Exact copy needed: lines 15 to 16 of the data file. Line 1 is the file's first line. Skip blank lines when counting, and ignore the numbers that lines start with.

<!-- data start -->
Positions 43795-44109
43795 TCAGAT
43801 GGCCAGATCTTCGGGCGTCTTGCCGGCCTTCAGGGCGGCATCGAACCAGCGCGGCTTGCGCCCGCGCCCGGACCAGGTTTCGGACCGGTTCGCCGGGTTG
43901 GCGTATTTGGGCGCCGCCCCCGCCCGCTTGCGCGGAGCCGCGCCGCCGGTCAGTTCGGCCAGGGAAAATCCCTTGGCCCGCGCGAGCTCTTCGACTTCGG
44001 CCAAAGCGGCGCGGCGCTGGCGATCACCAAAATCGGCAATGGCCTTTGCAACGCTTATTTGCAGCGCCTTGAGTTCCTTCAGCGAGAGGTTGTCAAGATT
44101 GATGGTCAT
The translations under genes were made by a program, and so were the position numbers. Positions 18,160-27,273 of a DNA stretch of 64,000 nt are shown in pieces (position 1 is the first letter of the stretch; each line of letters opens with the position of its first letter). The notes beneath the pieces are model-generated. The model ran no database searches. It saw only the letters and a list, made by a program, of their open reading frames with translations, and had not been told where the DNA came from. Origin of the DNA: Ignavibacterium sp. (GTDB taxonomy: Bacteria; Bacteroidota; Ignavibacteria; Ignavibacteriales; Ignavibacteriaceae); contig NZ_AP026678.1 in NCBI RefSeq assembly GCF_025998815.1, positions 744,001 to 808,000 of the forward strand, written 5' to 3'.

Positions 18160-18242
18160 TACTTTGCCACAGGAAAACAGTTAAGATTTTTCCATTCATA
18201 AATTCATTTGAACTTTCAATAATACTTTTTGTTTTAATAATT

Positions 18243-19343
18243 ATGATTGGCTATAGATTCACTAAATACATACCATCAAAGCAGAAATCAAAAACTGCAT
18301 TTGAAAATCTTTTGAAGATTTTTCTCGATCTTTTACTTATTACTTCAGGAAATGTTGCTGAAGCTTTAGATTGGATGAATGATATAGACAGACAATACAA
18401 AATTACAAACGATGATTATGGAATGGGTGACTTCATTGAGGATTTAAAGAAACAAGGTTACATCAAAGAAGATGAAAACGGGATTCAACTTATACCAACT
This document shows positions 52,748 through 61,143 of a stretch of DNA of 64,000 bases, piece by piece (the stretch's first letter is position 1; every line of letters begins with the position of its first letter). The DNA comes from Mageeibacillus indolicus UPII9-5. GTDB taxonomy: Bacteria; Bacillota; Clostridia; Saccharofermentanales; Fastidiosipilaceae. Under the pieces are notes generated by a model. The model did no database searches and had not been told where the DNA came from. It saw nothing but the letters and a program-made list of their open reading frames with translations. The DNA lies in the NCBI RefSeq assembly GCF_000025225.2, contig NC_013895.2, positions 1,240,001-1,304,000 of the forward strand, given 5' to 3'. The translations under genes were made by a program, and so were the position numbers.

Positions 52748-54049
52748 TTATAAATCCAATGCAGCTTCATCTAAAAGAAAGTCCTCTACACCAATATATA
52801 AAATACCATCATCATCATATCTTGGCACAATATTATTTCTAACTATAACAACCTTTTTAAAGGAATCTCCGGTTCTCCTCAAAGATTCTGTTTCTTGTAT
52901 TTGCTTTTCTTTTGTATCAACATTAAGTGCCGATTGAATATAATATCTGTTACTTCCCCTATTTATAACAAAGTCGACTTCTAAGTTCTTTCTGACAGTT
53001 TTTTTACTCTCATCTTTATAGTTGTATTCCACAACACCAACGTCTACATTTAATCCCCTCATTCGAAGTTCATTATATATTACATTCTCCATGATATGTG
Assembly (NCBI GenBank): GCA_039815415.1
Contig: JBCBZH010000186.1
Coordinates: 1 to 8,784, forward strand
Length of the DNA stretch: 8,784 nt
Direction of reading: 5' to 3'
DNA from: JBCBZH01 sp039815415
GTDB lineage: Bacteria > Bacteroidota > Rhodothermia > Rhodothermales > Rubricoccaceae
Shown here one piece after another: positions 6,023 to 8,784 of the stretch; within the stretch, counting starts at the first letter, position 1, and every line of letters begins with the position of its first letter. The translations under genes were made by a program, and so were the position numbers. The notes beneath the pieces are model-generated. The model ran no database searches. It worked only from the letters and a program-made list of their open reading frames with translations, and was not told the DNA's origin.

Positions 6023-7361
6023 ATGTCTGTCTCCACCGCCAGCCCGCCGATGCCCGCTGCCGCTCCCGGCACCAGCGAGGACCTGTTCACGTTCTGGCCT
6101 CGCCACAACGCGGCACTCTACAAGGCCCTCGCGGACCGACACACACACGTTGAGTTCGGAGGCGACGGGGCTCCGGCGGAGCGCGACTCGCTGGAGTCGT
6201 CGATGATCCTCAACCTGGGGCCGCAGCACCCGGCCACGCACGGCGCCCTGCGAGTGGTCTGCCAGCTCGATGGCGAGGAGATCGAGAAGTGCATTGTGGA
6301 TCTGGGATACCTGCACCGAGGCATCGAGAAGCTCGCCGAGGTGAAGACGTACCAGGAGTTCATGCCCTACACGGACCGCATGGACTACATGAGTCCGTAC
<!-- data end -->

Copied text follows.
This document shows positions 52,748 through 61,143 of a stretch of DNA of 64,000 bases, piece by piece (the stretch's first letter is position 1; every line of letters begins with the position of its first letter). The DNA comes from Mageeibacillus indolicus UPII9-5. GTDB taxonomy: Bacteria; Bacillota; Clostridia; Saccharofermentanales; Fastidiosipilaceae. Under the pieces are notes generated by a model. The model did no database searches and had not been told where the DNA came from. It saw nothing but the letters and a program-made list of their open reading frames with translations. The DNA lies in the NCBI RefSeq assembly GCF_000025225.2, contig NC_013895.2, positions 1,240,001-1,304,000 of the forward strand, given 5' to 3'. The translations under genes were made by a program, and so were the position numbers.

Positions 52748-54049